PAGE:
establish advance notice requirements for nominating candidates for election to the board of directors or for proposing matters that can be acted upon by stockholders at stockholder meetings.
Our board of directors previously adopted a rights agreement, the provisions of which could have had the effect of discouraging, delaying or preventing a change in or management or control over us. While there is no plan to do so at this time, our board of directors may choose to adopt a new rights plan in the future.
Global economic conditions may have an adverse effect on our business.
Financial instability or a general decline in economic conditions in the U.S. and other countries where we sell our product could adversely affect our operations. Economic conditions, and uncertainty as to the general direction of the macroeconomic environment, are beyond our control and may make any necessary debt or equity financing more difficult, more costly, and more dilutive. While we believe we have adequate capital resources to meet current working capital and capital expenditure requirements, an economic downturn or significant increase in our expenses could require additional financing on less than attractive rates or on terms that are excessively dilutive to existing stockholders. Failure to secure any necessary financing in a timely manner and on favorable terms could have a material adverse effect on our stock price and could require us to delay or abandon clinical development plans.
Sales of our products will be dependent, in large part, on reimbursement from government health administration authorities, private health insurers, distribution partners and other organizations. In the event of economic decline, these organizations may be unable to satisfy their reimbursement obligations or may delay payment. In addition, federal and state health authorities may reduce Medicare and Medicaid reimbursements, and private insurers may increase their scrutiny of claims. A reduction in the availability or extent of reimbursement could negatively affect our product sales and revenue.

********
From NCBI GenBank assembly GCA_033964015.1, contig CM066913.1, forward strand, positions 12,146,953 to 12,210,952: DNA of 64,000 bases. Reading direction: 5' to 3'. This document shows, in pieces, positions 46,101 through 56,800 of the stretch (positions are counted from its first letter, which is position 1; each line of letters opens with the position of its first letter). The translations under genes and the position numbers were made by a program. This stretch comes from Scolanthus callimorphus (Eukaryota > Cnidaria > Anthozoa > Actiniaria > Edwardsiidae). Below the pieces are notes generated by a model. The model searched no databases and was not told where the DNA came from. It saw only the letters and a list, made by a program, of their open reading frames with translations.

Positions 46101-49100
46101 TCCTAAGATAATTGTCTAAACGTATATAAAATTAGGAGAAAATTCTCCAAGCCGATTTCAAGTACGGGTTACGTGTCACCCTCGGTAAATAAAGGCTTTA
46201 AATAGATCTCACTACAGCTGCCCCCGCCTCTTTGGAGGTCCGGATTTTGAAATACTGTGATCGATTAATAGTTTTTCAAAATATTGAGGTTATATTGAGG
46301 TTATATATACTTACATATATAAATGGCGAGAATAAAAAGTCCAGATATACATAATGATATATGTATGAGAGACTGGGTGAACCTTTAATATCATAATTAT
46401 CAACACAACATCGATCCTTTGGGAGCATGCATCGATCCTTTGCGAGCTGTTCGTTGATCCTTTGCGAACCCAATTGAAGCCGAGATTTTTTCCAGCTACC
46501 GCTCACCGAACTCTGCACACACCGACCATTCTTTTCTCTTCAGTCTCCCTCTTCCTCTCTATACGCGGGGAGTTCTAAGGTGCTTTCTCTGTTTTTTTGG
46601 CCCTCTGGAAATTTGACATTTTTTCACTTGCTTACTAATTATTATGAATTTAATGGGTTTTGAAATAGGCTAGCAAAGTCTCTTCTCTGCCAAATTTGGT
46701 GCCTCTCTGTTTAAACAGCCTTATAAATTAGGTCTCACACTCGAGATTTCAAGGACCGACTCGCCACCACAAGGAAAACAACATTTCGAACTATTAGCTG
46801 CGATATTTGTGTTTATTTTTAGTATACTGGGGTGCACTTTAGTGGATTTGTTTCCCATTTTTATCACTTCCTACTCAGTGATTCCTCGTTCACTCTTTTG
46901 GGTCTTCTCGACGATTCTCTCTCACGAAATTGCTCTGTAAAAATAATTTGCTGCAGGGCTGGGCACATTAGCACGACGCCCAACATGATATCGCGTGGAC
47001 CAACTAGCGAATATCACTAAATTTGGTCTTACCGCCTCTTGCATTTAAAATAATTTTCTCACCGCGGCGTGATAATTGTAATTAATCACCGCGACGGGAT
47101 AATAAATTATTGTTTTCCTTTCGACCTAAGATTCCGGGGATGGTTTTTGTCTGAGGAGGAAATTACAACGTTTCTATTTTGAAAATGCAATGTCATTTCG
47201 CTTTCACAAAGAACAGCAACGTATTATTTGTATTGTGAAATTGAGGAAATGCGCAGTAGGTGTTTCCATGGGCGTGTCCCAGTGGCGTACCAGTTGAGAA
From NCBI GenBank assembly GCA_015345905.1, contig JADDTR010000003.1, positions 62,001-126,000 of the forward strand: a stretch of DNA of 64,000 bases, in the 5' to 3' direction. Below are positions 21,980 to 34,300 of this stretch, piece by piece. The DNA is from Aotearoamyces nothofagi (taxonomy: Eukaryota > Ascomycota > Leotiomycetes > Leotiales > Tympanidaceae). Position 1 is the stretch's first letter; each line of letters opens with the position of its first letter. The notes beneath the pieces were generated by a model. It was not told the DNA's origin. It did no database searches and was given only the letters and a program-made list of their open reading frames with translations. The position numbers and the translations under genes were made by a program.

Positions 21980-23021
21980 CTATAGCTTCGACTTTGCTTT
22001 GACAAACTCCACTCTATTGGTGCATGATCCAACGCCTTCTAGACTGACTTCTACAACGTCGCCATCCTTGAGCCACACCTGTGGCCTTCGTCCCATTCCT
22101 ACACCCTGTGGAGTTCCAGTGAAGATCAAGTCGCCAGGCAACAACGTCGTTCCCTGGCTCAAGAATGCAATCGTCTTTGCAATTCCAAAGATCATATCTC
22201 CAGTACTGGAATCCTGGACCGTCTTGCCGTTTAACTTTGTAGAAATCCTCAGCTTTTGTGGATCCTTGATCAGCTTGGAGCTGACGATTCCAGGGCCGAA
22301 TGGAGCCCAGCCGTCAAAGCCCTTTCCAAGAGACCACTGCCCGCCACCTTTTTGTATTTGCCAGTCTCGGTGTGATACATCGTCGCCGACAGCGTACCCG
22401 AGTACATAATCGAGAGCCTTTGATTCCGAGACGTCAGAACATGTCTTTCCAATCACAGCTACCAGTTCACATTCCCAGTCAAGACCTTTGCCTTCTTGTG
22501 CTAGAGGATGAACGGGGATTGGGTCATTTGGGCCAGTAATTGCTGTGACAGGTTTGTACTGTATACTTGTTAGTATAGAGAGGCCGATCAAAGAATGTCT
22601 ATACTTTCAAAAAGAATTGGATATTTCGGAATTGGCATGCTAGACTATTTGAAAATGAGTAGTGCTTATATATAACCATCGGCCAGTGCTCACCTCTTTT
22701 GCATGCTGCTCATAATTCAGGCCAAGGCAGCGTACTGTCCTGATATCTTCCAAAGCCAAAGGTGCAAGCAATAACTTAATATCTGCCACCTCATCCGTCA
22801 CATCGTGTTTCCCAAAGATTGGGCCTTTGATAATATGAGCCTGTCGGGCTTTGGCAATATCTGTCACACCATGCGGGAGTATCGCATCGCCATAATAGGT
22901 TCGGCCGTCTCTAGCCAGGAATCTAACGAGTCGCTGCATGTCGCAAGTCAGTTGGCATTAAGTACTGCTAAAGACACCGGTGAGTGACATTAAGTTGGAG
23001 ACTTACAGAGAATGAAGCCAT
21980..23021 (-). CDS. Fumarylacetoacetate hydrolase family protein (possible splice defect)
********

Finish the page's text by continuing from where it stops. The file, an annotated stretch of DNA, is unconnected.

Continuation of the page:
In addition, we rely on third parties for several important aspects of our business. For example, we use third parties for sales, distribution, medical affairs and clinical research, and we rely upon several single source providers of raw materials and contract manufacturers for the manufacture of our products. During challenging and uncertain economic times and in tight credit markets, there may be a disruption or delay in the performance of our third party contractors, suppliers or partners. If such third parties are unable to satisfy their commitments to us, our business and results of operations would be adversely affected.

ITEM 1B.
UNRESOLVED STAFF COMMENTS
Not applicable.
ITEM 2.
PROPERTIES
Our headquarters office consists of a total of 43,462 square feet of office space located at 2200 Pennsylvania Avenue, N.W. in Washington, D.C. under operating leases and subleases that expire between 2026 and 2028 and are subject to renewal options. In addition, we have 2,880 square feet of office space in London, England under an operating lease that has a lease

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term ending in 2021 and is subject to a renewal option, and other short term leases. We believe that these facilities are suitable and adequate to meet our anticipated near-term needs. We anticipate that following the expiration of the leases, additional or alternative space will be available at commercially reasonable terms.
ITEM 3.
LEGAL PROCEEDINGS
Fanapt®. We have been involved in litigation with Roxane Laboratories, Inc. (Roxane) and its affiliates, West-Ward Pharmaceuticals International Limited and West-Ward Pharmaceuticals Corp (West-Ward), since we filed a lawsuit against Roxane in the U.S. District Court for the District of Delaware (Delaware District Court) for patent infringement in June 2014. The lawsuit was filed in response to Roxane’s submission to the U.S. Food and Drug Administration (FDA) of an Abbreviated New Drug Application (ANDA) for a generic version of Fanapt® prior to the expiration of certain of our patents covering Fanapt®, including U.S. Patent No. 8,586,610 (‘610 Patent). In August 2016, the Delaware District Court ruled in our favor, permanently enjoining Roxane from manufacturing, using, selling, offering to sell, distributing or importing any generic iloperidone product described in Roxane’s ANDA until the expiration of the ‘610 Patent in November 2027, or May 2028 if we obtain pediatric exclusivity. In April 2018, following an appeal by Roxane of the Delaware District Court’s decision to the Federal Circuit Court of Appeals (Federal Circuit), the Federal Circuit affirmed the Delaware District Court’s ruling. In June 2018, West-Ward, having replaced Roxane as defendants following the acquisition of Roxane by West-Ward’s parent company, Hikma Pharmaceuticals PLC, petitioned the Federal Circuit for a rehearing en banc. In August 2018, the Federal Circuit denied West-Ward's petition. In January 2019, West-Ward filed a petition in the U.S. Supreme Court for a writ of certiorari seeking reversal of the Federal Circuit’s decision. In March 2019, the U.S. Supreme Court invited the Solicitor General of the U.S. to file a brief in the matter expressing the views of the U.S. In January 2020, the U.S. Supreme Court denied West-Ward's petition for writ of certiorari.